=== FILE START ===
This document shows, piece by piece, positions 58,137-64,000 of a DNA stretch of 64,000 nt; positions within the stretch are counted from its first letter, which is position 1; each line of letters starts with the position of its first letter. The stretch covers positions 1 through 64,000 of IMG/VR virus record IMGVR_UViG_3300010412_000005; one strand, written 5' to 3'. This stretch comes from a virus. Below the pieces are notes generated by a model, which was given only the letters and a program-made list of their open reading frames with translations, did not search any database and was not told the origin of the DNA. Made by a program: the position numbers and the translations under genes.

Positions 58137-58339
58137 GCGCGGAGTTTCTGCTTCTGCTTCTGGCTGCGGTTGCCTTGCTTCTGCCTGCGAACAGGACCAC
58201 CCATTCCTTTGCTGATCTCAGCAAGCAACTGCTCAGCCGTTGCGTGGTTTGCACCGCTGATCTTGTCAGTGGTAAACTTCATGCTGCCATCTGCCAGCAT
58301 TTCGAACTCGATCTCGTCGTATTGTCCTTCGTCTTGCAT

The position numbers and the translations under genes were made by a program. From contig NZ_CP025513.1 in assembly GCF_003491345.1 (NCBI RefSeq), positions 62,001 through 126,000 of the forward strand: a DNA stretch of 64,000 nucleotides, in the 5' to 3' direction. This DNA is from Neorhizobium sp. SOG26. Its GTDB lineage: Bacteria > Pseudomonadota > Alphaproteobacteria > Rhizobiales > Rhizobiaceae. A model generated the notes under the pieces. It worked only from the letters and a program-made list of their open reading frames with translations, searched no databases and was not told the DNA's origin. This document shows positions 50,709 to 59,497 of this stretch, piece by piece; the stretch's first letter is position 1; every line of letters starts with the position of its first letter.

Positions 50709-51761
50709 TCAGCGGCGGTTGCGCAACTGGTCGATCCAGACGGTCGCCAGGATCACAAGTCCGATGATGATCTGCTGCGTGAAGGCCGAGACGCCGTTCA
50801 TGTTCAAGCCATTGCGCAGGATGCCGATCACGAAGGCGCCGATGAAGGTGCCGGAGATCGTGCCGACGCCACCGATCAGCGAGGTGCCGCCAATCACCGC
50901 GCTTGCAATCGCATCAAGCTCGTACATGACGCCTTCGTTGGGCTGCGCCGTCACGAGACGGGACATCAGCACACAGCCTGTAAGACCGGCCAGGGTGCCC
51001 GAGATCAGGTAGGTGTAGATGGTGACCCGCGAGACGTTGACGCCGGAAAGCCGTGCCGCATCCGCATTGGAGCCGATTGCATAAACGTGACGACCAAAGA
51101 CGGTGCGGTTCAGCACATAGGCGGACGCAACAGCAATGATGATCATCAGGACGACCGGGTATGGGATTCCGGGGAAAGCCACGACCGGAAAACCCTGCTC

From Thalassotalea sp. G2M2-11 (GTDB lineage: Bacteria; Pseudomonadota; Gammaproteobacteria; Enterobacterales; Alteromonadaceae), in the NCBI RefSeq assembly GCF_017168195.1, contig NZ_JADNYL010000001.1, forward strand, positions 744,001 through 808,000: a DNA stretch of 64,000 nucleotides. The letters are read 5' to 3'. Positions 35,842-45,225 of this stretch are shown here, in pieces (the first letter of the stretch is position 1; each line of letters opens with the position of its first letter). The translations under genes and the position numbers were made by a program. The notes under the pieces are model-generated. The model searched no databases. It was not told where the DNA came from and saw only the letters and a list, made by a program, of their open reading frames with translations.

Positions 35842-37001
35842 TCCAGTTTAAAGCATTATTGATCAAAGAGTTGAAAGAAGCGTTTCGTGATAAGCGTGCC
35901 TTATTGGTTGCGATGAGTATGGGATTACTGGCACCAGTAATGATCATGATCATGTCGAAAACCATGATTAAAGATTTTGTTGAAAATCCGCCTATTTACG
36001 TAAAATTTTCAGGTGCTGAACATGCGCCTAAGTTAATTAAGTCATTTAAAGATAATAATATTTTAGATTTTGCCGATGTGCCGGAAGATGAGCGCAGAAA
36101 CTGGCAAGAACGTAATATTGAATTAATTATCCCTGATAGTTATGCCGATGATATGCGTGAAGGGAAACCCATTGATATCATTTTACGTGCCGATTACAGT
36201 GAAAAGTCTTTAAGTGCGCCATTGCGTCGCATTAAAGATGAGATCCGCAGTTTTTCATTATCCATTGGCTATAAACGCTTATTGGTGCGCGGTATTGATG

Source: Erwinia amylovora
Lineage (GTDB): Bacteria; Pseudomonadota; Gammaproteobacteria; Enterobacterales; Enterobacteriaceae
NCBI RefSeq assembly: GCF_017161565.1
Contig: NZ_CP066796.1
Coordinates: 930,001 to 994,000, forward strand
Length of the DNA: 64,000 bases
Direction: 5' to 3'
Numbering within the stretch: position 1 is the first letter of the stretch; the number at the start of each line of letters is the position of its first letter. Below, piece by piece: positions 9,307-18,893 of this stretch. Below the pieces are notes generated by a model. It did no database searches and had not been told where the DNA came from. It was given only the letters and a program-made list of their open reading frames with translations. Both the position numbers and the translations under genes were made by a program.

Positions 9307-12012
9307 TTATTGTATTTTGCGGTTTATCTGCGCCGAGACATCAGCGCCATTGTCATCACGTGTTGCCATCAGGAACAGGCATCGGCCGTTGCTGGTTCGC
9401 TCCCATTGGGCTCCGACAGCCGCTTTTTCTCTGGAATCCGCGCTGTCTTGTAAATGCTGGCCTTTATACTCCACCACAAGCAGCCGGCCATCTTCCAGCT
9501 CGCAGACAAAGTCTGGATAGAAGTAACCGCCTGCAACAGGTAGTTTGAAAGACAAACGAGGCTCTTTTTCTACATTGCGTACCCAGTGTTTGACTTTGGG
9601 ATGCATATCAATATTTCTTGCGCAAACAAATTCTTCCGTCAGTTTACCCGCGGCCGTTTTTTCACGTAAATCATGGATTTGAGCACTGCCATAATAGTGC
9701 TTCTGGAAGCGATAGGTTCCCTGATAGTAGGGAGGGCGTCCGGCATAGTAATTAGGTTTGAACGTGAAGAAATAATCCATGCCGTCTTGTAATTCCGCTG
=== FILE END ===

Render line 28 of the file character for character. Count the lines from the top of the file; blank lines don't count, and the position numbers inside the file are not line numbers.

Positions 9307-12012